Mini-Maestro and Unity3D compatibility issue

Hello, I’m a long-time Maestro user and lover. I want to use a chain of Maestros together with the wonderful Unity3D application, which uses Mono, based on .net 2.0, for its scripting. I am using Windows 7 64-bit and Unity 4.0 along with a single 24-channel Maestro for now. But I can’t get Unity to talk to the COM ports. Here is the appropriate JavaScript code snippet:

private var paryPortName = new Array();
private var pprtMaestro : System.IO.Ports.SerialPort;
// These namespace references are at the top, above this code snippet:
// import 	System;
// import	System.IO.Ports;

function Start () {
	var L : int;
	var strPortName : String;
	// Iterate through the available ports and save their names in an array
	for (var s : String in System.IO.Ports.SerialPort.GetPortNames()){paryPortName.Push(s);}
   	// Iterate through the array displaing the names of all available ports
   	for (L = 0; L < paryPortName.length; L++){print("L=" + L + " name=" + paryPortName[L]);}
	// Get the name of the Pololu control (NOT TTL) port, always the second to the last the way I use my system.
	strPortName = paryPortName[paryPortName.length - 2];
	// Create the port reference and assign the name, baud rate, parity, data bits and stop bit.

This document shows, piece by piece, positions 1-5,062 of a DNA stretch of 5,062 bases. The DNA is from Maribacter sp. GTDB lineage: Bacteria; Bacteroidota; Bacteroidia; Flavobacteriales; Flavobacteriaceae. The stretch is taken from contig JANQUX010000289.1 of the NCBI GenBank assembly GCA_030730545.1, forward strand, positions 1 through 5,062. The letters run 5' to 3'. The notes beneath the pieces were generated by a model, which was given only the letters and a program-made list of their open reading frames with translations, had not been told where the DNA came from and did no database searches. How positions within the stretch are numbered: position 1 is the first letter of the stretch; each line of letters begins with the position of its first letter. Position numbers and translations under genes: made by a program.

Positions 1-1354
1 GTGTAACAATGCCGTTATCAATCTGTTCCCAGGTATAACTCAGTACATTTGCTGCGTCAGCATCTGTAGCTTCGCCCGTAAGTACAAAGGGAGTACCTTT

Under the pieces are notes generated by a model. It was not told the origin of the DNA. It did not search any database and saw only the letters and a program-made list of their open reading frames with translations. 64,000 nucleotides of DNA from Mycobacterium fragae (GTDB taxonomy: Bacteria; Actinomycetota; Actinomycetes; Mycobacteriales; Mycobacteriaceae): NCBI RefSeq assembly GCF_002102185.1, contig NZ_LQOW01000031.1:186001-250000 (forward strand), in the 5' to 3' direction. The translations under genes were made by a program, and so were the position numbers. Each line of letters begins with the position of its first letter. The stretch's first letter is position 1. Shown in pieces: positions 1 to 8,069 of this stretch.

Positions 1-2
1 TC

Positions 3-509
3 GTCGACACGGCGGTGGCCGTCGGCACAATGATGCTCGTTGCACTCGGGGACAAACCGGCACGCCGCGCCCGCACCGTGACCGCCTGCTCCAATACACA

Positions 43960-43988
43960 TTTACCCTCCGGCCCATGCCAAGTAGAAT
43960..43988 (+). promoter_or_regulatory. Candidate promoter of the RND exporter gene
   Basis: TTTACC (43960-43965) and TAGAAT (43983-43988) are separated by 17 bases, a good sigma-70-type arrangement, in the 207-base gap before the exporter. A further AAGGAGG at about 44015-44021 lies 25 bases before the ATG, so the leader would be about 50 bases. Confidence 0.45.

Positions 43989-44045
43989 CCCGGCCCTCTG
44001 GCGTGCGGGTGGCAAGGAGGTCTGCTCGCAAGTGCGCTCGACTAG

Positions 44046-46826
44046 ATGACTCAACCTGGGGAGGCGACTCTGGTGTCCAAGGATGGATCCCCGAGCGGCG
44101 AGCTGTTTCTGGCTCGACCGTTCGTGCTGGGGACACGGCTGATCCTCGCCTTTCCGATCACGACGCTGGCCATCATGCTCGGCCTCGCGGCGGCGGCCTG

pprtMaestro = new System.IO.Ports.SerialPort(strPortName, 115200, Parity.None, 8, StopBits.One);
	// Be ready for trouble
	try {
		// Open the port
	catch(err) {
		print("Port is not open  " + err);

I get the catch phrase which says, “Port is not open.” The appended error says, “System.IO.IOException: The port ‘COM23’ does not exist.” COM23 is exactly the name that I see in the Device Manager for the Control port (COM24 is the TTL port). So GetPortName gets the name, but IOException says it doesn’t exist, even though I use the name via variable without any chance of corrupting the name string (and every reasonable permutation to get it to work, like hard-coding “COM23”). Maybe there is some implied portion of the name or path I am supposed to be adding (I have tried ‘/dev/COM23’ because I saw a hint that might work). Maybe .net 2.0 doesn’t like COM port names higher than 4 or 5. Does anyone have any insight about this kind of problem? By the way, Unity converts my optional JavaScript scripts to C++, just as it does Unity’s optional C# or Boo scripts, so going with the C# equivalent of my script doesn’t make any difference-- I’ve tried it. I’ve had great success communicating with my chained Maestros using, UscCmd works with AutoHotKey just great, I can talk to the current Maestro using the Control Center, and Unity 4.0 is just exquisite and modern except for Mono’s use of .net 2.0. However, I need some of Unity’s matchless 3D features so I need to get it to talk to the Control COM port. Can you help me? Thanks so much! Loren